“He was on the point of retreating when his eye fell upon the fireplace–one of those vast tavern chimneys where there is always so little fire when there is any fire at all, and which are so cold to look at. There was no fire in this one, there was not even ashes; but there was something which attracted the stranger’s gaze, nevertheless. It was two tiny children’s shoes, coquettish in shape and unequal in size. The traveller recalled the graceful and immemorial custom in accordance with which children place their shoes in the chimney on Christmas eve, there to await in the darkness some sparkling gift from their good fairy. Eponine and Azelma had taken care not to omit this, and each of them had set one of her shoes on the hearth.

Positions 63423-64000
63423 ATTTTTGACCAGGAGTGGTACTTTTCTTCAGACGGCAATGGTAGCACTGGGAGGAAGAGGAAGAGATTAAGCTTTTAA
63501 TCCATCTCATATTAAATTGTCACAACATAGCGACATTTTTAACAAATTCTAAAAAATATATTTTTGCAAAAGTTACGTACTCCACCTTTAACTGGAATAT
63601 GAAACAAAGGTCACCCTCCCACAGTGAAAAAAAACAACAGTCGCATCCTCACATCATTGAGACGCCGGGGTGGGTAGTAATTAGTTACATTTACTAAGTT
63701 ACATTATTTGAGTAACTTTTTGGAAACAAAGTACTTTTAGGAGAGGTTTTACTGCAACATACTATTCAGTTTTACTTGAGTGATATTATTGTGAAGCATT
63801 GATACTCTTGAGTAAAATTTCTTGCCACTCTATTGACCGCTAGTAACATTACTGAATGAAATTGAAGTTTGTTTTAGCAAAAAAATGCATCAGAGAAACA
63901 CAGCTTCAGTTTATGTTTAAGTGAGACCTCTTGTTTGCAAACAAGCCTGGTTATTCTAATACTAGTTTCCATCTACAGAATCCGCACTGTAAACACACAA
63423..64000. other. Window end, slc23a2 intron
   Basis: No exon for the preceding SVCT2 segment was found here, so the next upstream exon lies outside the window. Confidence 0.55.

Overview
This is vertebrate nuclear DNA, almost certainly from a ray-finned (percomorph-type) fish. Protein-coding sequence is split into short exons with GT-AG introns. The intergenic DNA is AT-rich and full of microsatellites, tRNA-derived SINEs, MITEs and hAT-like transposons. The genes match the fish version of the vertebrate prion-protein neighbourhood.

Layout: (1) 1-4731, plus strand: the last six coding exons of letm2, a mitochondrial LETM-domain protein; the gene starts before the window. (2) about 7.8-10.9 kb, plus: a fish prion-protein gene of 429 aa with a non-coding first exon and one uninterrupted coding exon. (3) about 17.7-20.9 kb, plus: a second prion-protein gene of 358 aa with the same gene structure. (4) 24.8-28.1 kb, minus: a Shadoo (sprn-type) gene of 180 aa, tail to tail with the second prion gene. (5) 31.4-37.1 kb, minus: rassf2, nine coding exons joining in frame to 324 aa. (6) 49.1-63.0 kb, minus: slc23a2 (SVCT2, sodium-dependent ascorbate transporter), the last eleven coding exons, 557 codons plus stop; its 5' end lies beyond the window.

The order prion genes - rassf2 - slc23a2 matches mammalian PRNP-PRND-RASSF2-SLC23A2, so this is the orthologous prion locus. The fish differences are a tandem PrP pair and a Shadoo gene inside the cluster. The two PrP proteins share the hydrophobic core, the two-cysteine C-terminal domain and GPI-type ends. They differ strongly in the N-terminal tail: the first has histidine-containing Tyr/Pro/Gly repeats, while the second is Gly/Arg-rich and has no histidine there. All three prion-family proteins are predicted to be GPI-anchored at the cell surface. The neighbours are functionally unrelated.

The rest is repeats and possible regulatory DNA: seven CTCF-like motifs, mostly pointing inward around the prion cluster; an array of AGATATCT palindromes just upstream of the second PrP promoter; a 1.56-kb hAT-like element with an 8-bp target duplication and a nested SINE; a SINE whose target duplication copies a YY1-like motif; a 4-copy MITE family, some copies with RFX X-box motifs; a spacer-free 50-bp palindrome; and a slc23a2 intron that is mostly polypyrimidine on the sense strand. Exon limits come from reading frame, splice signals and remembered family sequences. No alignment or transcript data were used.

“The traveller bent over them. . . .” Read the rest at Semicolon, “Christmas 1823.”